By Aaron Reiss
By Angelica Leicht
By Dianna Wray
By Aaron Reiss
By Camilo Smith
By Craig Malisow
By Jeff Balke
By Angelica Leicht
This just in: Enron wasn't quite as successful a company as many people believed.
This startling news comes to us courtesy of the Houston Chronicle, whose major front-page Sunday story January 27 was headlined "The Myth of Enron."
Enron looked successful, the story said, "but years before its spectacular fall there were signs that Enron was never what it seemed [A] close look at its history shows that the company relied on a steady stream of hype and distractions to gloss over its failures and avoid answering tough questions."
Those bastards. According to the Chron story, among those taken in by the Enron PR machine were Wall Street analysts, investors and "others." Those "others" apparently didn't include the Chronicle. The paper's longtime fawning coverage of Ken Lay's empire -- which was hardly unique, but still egregious -- was never mentioned.
So let us mention it. Specifically the paper's glowing megastory last April titled "The New Power," which gloried, in excruciating detail, in all the magnificence of Enron.
"The Myth of Enron," January 27: "The company never seemed to remain focused on specific strategies for long Enron was always plugging The Next Big Thing, said a former longtime senior officer of the company. [Lay] threw out something new to keep investors, Wall Street analysts and others looking ahead, rather than back."
"The New Power," April 15: "Analysts said selling less-profitable assets is all part of Enron's strategy of frequently changing its businesses, which has been a cornerstone of its success. 'You're never going to win on every single investment, but Enron is usually smart enough to know when to get out,' said Rebecca Followill, an analyst in Houston for Howard, Weil."
"The Myth of Enron": "[T]he diversions could only last so long. Enron, the former official said, 'ran out of ideas about a year ago.' "
"The New Power" (well less than a year ago): "An open attitude towards new ideas is often cited as one of the key components to the success of Enron as the company continually reinvents itself."
"The Myth of Enron": "There were indications that Enron could be shaky years before its stock started its steady slide early last year."
"The New Power": An expert who's studied the company "said the question he is most often asked when he teaches his Enron case study is whether the company can keep finding new businesses to enter to sustain its strong growth. His answer is yes. 'I think their model can revitalize a wide variety of areas; I think Enron is going to be around for a long time,' [he] said."
And then there was this:
"The Myth of Enron": Analyst Jim Chanos "started shorting Enron stock -- or betting that it would fail -- in November 2000 Chanos' research found that the company had a very low rate of return on capital." The story quoted Chanos as saying, "People who looked at the financials carefully were sort of underwhelmed."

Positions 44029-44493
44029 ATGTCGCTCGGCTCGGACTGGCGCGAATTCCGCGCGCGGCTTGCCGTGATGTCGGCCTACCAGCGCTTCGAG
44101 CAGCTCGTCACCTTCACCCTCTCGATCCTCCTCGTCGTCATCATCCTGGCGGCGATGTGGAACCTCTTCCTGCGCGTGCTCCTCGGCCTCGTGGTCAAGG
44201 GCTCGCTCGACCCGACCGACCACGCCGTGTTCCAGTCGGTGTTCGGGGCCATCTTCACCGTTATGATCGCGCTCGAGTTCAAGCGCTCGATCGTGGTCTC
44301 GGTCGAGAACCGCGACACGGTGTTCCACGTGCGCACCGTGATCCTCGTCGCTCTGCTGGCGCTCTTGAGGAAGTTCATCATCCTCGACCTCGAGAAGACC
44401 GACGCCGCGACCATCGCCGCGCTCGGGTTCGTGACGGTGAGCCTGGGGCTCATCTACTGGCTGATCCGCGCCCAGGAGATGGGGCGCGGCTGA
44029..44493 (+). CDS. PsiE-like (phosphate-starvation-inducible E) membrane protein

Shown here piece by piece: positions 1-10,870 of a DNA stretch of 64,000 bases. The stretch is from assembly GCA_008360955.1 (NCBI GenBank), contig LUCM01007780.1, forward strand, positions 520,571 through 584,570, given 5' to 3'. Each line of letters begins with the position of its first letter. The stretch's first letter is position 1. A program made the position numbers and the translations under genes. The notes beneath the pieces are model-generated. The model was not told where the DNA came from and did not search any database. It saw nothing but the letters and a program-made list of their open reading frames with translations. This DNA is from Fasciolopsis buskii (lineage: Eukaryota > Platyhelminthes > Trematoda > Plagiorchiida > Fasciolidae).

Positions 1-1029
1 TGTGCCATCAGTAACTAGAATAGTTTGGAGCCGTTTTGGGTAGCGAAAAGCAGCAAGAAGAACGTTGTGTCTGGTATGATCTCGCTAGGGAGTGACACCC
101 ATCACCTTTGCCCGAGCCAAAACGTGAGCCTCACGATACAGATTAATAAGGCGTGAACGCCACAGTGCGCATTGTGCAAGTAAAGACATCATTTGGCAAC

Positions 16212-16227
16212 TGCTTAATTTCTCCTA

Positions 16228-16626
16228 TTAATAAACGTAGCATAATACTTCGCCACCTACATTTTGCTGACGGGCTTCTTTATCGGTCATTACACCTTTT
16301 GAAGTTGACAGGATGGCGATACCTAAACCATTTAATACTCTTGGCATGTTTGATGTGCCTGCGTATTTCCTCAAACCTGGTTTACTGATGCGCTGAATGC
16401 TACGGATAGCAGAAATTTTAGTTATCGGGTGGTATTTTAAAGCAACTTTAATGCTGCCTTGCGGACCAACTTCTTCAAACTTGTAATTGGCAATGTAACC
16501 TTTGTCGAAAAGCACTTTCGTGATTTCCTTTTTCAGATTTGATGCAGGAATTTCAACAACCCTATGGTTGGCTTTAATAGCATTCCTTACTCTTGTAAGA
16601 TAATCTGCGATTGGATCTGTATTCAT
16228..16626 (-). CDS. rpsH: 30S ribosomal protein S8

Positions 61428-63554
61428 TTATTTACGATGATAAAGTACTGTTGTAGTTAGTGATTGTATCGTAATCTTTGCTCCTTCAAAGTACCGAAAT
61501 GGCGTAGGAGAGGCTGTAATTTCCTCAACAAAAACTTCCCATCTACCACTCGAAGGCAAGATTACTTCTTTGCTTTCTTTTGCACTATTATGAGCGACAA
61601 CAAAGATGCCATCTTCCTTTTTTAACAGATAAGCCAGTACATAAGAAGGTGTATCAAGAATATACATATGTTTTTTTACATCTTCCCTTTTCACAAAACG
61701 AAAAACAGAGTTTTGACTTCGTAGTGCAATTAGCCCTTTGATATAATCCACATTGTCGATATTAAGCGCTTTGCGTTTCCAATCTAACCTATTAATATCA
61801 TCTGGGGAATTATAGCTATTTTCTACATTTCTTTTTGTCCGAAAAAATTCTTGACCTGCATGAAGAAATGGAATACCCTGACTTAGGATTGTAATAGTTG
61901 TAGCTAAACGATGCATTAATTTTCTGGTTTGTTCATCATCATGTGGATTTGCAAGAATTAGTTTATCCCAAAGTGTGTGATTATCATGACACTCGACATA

Not the Chron, though. A month after Chanos's November 2000 move, Enron announced Jeff Skilling would be its new CEO, and the paper's headline back then was "No Ordinary Jeff: Lay's Successor Praised for His Skills and Vision."
"In a telephone interview," the story said, "Skilling echoed Lay's confidence in the company's well-being. 'The business is doing great, we have developed a business model that works and so it is going to be pretty much business as usual,' Skilling said."
Citysearch, the online city guide that more or less began -- at least in Houston -- in a blaze of glory four years ago, has died.
Ticketmaster, the company that now owns the outlet, announced January 28 that it was laying off 111 Citysearch employees nationwide. While the service will continue to operate in a half-dozen cities, the Houston version will be shutting down, according to those in the know.
(A Ticketmaster spokesman refused to comment on specific cities.)
Citysearch was an outgrowth of Microsoft's Sidewalk venture. The Seattle software giant made a big splash when it entered the Houston market in 1997, hiring notables such as former Houston Pressers John Wilburn and Brad Tyer, foodie Alison Cook, and Houston Post alumni Betsy Parish and Eric Gerber. Ticketmaster bought Sidewalk's nationwide operation for about $280 million two years later.
The company got rid of the writers and focused on local listings, to no avail.
Add Channel 13's legendary Marvin Zindler to the list of vocal Ken Lay defenders. Twice in the past week he has offered commentaries on the departed executive. "My instinct tells me he has done nothing wrong," he said January 30. The next night he took time to heap praise on Lay's character by noting how twice (in the last ten years) Lay had let Zindler use Enron's corporate jet to transport sick kids to treatment.